1964 Civil Rights Protests and the Lincolnville Historic District
A series of civil rights protests occurred throughout this neighborhood in 1963. Lincolnville is now designated as an official historic district given its significance as an independent black community in the 19th century and its role in the modern civil rights movement of St. Augustine. Local resident Robert Hayling worked with state and national leaders of the NAACP to organize protests against the continued existence of segregated schools in 1963. He began by asking the President of the United States to withhold his recognition of the 400th anniversary of St. Augustine's foundation unless the city's schools followed the law and integrated their schools as required by the 1954 Supreme Court decision in Brown v. Board. When his efforts failed, Hayling contacted leaders of the Southern Christian Leadership Conference (SCLC). The SCLC responded by appealing to members to come to the city of St. Augustine for demonstrations in March, 1964. By the end of one week of protests, police had arrested hundreds of demonstrators. In early, June Martin Luther King Jr., came to St. Augustine and took part in a sit-in at Monson's Motor Lodge. These protests brought attention to the widespread existence of segregation in St. Augustine and together with other protests throughout the nation, hastened the passage of the Civil Rights Act of 1964.
Backstory and Context
Lincolnville is a subdivision of St. Augustine that was established as a community for newly-freed slaves in 1866. Today, the historic district includes 140 acres and includes the largest assortment of Victorian-Era houses in the city. Prior to the establishment of Lincolnville, African Americans lived both as slaves and as free men and women of color. In fact, African Americans were present at the founding of St. Augustine and were present both as slaves and free people during the Spanish colonial period.
In the 18th century, the area that would become Lincolnville was a mission community inhabited by European missionaries and members of the Pocotalaca and the Palacia tribes. Following the settlement of the Europeans the land eventually became the sites of plantations and orange groves. The area that came to be known as Lincolnville came into existence around 1866 when former slaves began settling in a three-block area that they called “Africa”. Within twenty years the community of "Lincolnville" boasted several businesses as well as schools and churches.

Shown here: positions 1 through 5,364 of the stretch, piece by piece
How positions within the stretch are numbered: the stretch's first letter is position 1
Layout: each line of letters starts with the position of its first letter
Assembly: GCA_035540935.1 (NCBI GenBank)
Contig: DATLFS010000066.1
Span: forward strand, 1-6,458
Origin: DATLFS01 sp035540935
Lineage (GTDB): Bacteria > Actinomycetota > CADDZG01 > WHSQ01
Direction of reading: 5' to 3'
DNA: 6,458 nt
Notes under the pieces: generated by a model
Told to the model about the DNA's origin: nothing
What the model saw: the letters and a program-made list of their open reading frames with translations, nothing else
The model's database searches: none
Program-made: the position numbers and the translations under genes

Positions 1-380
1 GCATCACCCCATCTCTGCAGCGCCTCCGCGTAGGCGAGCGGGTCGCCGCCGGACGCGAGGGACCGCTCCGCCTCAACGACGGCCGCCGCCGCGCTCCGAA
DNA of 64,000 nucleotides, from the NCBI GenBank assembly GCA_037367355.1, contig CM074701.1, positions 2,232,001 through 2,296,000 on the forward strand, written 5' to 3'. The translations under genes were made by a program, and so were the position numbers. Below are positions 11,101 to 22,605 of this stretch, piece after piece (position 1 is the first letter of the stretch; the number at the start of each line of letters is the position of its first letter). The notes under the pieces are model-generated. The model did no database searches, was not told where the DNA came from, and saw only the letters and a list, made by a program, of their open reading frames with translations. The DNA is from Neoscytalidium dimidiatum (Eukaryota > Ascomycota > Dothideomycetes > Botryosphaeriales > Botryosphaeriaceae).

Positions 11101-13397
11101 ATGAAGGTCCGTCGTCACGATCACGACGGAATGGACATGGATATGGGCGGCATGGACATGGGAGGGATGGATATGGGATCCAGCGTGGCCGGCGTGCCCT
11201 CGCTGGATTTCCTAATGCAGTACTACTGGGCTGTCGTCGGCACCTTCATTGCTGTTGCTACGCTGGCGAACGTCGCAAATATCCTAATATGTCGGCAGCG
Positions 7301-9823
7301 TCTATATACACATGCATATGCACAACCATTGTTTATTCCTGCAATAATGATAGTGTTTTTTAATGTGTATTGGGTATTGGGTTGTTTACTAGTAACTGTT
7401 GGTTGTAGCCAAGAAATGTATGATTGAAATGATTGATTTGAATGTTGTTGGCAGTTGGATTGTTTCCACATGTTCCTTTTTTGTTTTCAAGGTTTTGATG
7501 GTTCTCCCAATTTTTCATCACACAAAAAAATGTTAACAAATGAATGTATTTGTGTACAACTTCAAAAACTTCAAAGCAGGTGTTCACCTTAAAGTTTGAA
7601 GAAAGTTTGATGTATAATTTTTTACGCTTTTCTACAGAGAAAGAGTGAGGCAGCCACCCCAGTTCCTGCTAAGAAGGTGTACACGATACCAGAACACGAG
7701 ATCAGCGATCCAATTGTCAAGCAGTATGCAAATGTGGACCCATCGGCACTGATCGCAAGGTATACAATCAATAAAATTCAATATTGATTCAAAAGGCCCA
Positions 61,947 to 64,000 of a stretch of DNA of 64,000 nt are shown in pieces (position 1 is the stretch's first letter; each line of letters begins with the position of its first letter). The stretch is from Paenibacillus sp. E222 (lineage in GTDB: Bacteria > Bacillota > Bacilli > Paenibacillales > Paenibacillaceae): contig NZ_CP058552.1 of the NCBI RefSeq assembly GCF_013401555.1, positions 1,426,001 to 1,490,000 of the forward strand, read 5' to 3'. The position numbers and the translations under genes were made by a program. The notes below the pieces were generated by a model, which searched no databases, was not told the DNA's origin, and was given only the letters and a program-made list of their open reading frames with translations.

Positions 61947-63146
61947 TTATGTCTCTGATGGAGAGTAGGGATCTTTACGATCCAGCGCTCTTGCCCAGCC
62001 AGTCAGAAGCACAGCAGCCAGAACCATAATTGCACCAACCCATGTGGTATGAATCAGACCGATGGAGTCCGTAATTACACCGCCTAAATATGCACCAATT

In 1964, Dr. Martin Luther King Jr. and Reverend Ralph Abernathy took part in a major civil rights demonstration in Lincolnville that coincided with the celebration of the 400th anniversary of the founding of St. Augustine. African Americans hoped that the city would recognize that their desire to receive federal funds to pay for the celebration conflicted with the segregated nature of the event and the continued existence of separate schools in violation of the 14th Amendment to the Constitutions. Lincolnville dentist and NAACP leader Robert Hayling, protested"that such a rigidly segregated city should not receive federal assistance for the celebration.”
White city leaders ignored these protests until they feared the might mar their planned celebration. Meanwhile area chapters of the Ku Klux Klan began harassing members of the black community that were participating in the protests. A FBI report reveals that Sheriff L.O. Davis indicated plans to partner with Klan members to "help control Black demonstrators.
Hundreds participated in the protests against segregation. Although the protests were nonviolent, local police imprisoned so many participants that local jails were filled beyond their capacities. Given the attention on the 400th anniversary of the protests, the protesters succeeded in gaining national attention.
Lincolnville saw significant out-migration following the end of the civil rights movement, as residents were able to live in many other parts of the city. Today, the Lincolnville Historic district reminds residents of the importance of this community during the Jim Crow era and its role in ending segregation.